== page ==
The Sixteen Luohans

Attributed to Qiu Ying Chinese

Not on view

Best known for his paintings rendered in brilliant mineral colors, Qiu Ying sometimes worked in ink alone to demonstrate his skill as a draftsman. In this dynamic procession of luohans and their attendants, the figures are enlivened through exquisitely controlled, undulating and folded brush lines and luminous graded washes. Qiu's enthusiasm for detail is evident in the remarkable individualization of the holy men's eccentric features and the delicate textile designs of their robes. Although the artist's inscription credits the monk-artist Guanxiu (832–912) as the source of his inspiration, the ninth-century master's grotesque luohans have here been replaced by elegant Sinicized ascetics.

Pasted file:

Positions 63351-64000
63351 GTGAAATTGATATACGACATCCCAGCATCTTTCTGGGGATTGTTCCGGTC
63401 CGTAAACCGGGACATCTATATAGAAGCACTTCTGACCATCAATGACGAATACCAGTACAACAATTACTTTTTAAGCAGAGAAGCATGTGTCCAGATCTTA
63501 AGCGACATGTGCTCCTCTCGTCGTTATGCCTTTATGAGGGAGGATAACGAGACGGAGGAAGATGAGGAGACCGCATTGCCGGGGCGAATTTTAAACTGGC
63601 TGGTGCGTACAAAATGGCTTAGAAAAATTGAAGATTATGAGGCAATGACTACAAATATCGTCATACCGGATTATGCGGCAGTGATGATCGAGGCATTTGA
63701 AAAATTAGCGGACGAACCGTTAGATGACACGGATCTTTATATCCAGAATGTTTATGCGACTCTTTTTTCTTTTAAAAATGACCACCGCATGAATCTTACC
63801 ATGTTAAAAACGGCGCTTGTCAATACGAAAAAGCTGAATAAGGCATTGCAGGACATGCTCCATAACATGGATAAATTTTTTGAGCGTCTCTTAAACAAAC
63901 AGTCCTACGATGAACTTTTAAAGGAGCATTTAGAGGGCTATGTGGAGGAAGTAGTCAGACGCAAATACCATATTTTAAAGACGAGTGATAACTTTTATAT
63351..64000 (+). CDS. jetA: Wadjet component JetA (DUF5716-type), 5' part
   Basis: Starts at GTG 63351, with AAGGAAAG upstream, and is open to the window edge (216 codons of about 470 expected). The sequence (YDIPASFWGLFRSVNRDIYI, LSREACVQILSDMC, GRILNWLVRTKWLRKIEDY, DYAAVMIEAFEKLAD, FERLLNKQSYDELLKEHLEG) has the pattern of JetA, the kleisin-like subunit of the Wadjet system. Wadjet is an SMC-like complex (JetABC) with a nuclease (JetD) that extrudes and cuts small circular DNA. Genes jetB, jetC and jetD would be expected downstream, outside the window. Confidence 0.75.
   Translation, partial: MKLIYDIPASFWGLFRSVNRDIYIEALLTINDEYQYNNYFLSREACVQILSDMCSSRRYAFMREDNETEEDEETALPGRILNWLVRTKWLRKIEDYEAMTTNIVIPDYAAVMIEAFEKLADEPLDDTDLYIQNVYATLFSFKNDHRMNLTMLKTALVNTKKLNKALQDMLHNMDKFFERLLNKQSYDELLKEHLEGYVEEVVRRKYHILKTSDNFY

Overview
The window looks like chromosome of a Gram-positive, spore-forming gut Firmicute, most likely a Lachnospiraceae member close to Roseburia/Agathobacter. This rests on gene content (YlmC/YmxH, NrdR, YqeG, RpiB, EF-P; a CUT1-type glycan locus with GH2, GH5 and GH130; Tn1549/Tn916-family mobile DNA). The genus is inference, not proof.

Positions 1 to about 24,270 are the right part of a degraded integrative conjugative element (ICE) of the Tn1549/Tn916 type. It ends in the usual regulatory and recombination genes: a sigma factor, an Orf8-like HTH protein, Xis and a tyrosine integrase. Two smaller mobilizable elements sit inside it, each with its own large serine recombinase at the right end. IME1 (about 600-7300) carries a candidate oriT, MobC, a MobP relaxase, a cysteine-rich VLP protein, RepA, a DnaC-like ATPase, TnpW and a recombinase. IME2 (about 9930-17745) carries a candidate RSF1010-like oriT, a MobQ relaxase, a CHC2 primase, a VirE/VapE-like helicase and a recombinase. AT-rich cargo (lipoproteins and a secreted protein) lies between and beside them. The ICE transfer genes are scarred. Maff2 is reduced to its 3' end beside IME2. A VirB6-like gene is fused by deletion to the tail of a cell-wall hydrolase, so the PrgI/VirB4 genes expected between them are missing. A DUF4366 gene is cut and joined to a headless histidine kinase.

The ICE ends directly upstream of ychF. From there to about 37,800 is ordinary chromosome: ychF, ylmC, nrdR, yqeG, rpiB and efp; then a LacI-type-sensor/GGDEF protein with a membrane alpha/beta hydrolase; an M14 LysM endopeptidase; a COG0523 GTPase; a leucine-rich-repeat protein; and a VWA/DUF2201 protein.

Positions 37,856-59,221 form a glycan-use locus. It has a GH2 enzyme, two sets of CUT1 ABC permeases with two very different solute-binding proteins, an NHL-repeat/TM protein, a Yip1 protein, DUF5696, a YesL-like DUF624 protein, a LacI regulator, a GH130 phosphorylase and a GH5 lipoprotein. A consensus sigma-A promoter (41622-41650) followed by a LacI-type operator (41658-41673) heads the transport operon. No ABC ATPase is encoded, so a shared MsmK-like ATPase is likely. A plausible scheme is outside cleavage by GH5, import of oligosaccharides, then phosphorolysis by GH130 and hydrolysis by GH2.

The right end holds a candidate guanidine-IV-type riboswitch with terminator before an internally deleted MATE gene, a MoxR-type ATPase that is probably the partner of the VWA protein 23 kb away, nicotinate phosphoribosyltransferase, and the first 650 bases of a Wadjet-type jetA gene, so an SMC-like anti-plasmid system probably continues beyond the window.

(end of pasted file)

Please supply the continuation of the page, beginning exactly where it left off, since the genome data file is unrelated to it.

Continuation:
Reflecting the blending of Buddhism and Confucianism in later Chinese culture, this procession of luohans is shown ceremoniously escorting a Chinese scholar—identifiable by his tall cap and full robes—and his retinue out of the clouds.

The Sixteen Luohans, Attributed to Qiu Ying (Chinese, ca. 1495–1552), Handscroll; ink on paper, China

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